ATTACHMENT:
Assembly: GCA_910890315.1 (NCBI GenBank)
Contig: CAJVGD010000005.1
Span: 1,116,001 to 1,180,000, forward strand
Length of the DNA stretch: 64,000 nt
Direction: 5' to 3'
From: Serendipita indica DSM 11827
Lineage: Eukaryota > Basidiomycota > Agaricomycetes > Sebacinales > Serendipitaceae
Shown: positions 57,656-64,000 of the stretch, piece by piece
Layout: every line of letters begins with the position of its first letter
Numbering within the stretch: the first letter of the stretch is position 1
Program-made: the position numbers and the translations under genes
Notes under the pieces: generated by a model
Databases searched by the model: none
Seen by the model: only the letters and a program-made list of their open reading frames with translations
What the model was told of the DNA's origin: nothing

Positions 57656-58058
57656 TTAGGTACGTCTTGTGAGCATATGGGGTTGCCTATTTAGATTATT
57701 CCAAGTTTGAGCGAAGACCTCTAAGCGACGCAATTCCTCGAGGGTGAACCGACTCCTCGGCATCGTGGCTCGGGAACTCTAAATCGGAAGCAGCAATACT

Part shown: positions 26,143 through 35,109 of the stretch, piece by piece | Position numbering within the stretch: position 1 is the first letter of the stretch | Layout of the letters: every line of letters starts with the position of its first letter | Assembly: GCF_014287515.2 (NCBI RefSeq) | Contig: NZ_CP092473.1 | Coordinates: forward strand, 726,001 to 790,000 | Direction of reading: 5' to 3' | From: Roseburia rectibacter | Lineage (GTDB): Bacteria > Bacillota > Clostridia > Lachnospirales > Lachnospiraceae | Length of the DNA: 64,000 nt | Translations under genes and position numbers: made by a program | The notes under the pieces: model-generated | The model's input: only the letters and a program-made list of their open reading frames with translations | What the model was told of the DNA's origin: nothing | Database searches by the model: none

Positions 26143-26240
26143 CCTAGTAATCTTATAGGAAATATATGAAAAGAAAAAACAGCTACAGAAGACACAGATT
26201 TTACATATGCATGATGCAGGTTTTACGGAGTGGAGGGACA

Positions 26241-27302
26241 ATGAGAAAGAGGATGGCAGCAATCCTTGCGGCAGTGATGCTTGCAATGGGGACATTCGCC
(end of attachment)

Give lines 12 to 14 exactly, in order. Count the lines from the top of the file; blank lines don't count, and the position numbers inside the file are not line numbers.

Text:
Notes under the pieces: generated by a model
Databases searched by the model: none
Seen by the model: only the letters and a program-made list of their open reading frames with translations